FreeBSD 13.2 end-of-life

submited 25 June 2024

As of July 1st, 2024, FreeBSD 13.2 will reach end-of-life and will no longer be supported by the FreeBSD Security Team. Users of FreeBSD 13.2 are strongly encouraged to upgrade to a newer release as soon as possible. The currently supported branches and releases and their expected end-of-life dates are available at the article.

The BSD community linklog
Made a script? Written a blog post? Found a useful tutorial? Share it with the BSD community here or just enjoy what everyone else has found!

Submit

15 July 2024
Bridging Networks Across VPS with Wireguard and VXLAN on FreeBSD  

Discover how to create a secure and efficient network bridge between VPS instances using Wireguard and VXLAN on FreeBSD, allowing for flexible service distribution and improved resource management.

Enable local-to-anchors tables in PF rules  

Alexandr Nedvedicky (sashan@) introduced code to enable creating local tables inside anchors in pf(4) rulesets.

BSD Now 567: To the Core  

SSH as a sudo replacement, Core.13 is Now In Office, Running GoToSocial on NetBSD, A DMD package for OpenIndiana, Adding more swap space to Omnios, OpenBSD adds initial support for Qualcomm Snapdragon Elite X after 1 day, and more.

14 July 2024
Change to FreeBSD release scheduling and support period  

FreeBSD is making two changes related to the release engineering process:

  1. FreeBSD stable branch support durations, starting with FreeBSD 15.x, are being reduced from 5 years to 4 years after the .0 release.
  2. A predictable schedule of releases is being established, with a new minor release from one of the supported stable branches occurring most quarters.
DeadBSD n5 : EnigmOS (2020) - the FreeBSD Game Dev OS  

Enigmos, put together by Samuel Venable, contained all you may have needed to develop games. It looked promising indeed, so it was a shame for it to have stopped being developed. It came out in circa 2020 as did the original review.

Enjoying DiscoverBSD? There is more...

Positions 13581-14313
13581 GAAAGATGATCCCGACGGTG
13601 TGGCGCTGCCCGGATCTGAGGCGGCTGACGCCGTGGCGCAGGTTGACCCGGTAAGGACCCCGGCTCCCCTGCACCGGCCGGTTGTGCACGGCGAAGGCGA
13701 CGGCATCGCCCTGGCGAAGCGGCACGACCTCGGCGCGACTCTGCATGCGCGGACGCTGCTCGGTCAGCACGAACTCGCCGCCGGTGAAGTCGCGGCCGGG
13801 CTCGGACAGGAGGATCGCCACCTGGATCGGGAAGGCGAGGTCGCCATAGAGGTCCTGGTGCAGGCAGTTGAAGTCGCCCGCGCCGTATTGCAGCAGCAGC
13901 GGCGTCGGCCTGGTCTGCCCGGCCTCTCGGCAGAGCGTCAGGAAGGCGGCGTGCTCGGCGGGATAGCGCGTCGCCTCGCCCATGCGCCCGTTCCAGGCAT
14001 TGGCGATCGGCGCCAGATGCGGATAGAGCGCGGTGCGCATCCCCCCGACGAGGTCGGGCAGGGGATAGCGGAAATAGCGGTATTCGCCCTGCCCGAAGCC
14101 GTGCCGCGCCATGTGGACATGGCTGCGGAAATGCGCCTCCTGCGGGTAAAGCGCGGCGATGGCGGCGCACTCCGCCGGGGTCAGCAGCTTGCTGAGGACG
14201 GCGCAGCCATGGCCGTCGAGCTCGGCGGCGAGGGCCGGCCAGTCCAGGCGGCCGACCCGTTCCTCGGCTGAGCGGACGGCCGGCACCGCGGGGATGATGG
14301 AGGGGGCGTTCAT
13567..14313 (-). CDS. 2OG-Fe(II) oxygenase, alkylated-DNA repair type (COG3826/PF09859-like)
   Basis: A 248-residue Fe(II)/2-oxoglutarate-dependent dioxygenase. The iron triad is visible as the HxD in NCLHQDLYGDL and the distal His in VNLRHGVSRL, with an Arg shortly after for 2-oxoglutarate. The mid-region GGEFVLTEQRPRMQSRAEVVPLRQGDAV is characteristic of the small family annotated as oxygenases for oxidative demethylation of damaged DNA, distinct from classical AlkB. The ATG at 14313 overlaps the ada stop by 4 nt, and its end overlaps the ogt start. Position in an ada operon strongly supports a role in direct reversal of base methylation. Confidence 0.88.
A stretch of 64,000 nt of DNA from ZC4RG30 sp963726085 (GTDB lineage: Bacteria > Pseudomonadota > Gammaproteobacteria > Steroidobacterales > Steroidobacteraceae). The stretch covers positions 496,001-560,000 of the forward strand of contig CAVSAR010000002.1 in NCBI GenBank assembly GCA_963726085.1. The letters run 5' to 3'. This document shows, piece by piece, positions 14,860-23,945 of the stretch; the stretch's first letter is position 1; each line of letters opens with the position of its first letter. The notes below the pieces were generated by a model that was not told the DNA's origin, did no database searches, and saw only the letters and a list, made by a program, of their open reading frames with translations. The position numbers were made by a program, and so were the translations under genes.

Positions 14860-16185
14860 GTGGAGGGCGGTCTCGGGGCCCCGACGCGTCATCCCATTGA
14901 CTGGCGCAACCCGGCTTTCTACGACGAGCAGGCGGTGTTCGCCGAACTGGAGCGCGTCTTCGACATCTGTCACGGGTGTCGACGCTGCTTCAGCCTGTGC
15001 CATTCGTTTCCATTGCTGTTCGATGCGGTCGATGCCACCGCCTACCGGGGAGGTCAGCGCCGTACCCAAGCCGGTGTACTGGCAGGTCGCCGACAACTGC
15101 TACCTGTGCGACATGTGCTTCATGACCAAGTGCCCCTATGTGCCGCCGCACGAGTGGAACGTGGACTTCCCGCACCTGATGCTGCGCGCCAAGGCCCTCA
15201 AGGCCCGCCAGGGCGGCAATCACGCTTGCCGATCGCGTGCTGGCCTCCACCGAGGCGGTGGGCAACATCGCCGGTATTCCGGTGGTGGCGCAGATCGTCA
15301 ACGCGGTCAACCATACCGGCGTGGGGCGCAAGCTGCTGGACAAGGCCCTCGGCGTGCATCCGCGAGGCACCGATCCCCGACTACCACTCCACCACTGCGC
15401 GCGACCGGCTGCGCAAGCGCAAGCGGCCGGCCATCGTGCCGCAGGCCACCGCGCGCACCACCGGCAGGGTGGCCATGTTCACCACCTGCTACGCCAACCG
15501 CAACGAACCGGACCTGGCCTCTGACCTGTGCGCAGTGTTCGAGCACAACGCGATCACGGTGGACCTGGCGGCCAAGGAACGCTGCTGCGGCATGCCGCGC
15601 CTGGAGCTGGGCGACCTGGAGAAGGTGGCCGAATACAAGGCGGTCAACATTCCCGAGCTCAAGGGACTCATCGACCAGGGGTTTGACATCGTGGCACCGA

Subscribe to BSD Weekly, our free, once–weekly e-mail round-up of BSD news and articles. It is currated from your content on DiscoverBSD and BSDSec (a deadsimple BSD Security Advisories and Announcements).

You can also support the work on Patreon.
10 July 2024
Enhancing Memory Safety in Programming: Insights from the FreeBSD Vendor Summit  

Imagine a world where common programming errors like buffer overflows are a thing of the past. As cybersecurity threats evolve, ensuring memory safety in programming is more crucial than ever. Memory safety vulnerabilities have been a persistent challenge since the early days of network computing, exemplified by the infamous Morris worm attack over three decades ago. Let’s explore groundbreaking advancements to address these issues, as highlighted at the FreeBSD Vendor Summit in November 2023.

09 July 2024
DeadBSD n4 - Project-Trident  

Project-Trident had a great deal of potential, but, it didn't know what it wanted to be, and as such it lost momentum. A shame indeed and in this video we'll take a look back at one of the last versions released.

BSD Now 566: Open Source Excellence  

A Journey Through 31 Years of Open Source Excellence, Proxmox vs FreeBSD: Which Virtualization Host Performs Better?, Upstreaming FreeBSD Code to the Linux Vector Packet Processor Project, FreeBSD Tips and Tricks: Creating Snapshots With UFS, My Concern With Rust, or a Case for the BSD's, and more.

DeadBSD n3 - LIVEstep - 2020  

Live ISO based on FreeBSD/FuryBSD with GNUstep as it's desktop. Picture it as the precursor to helloSystem which was also created by Probono. It's a nice OS in it's own right, and would be great to see picked up and developed further.

03 July 2024
BSD Weekly, Issue 192  

Many videos from 2024 FreeBSD Developer Summit and more.

NetBSD Security Advisory 2024-002: OpenSSH CVE-2024-6387 `regreSSHion'  

The sshd(8) LoginGraceTime option sets the maximum time that sshd(8) will wait before a new connection attempts to authenticate, to mitigate denial of service attacks. If set to zero, there is no maximum time. The option is implemented in sshd(8) by a SIGALRM handler. The SIGALRM handler logs a message with syslog_r(3), formatted to be safe for terminals with strnvis(3). Both of these library routines may call malloc(3), which is not async-signal-safe. If the SIGALRM is delivered while another part of sshd(8) is interrupted in during a malloc(3) call (or a related function such as calloc(3) or free(3)), this can corrupt malloc's internal data structures, which can lead to remote code execution.

02 July 2024
DeadBSD #2 - CultBSD - 2020-2021  

In this 2nd DeadBSD video, we will be looking at CultBSD, a KDE Plasma desktop FreeBSD 13 experimental OS. It was short lived, but it had some good ideas and it's a shame it was stopped being developed. although the developer has hinted it may be resurrected.

Valuable News – 2024/07/01  

The Valuable News weekly series is dedicated to provide summary about news, articles and other interesting stuff mostly but not always related to the UNIX/BSD/Linux systems.

FreeBSD Security Advisory FreeBSD-SA-24:04.openssh  

As a result of calling functions that are not async-signal-safe in the privileged sshd(8) context, a race condition exists that a determined attacker may be able to exploit to allow an unauthenticated remote code execution as root.

RIP dhclient(8)  

Friends, dhclient(8) in OpenBSD is no more, at least for those of us running -current.

load more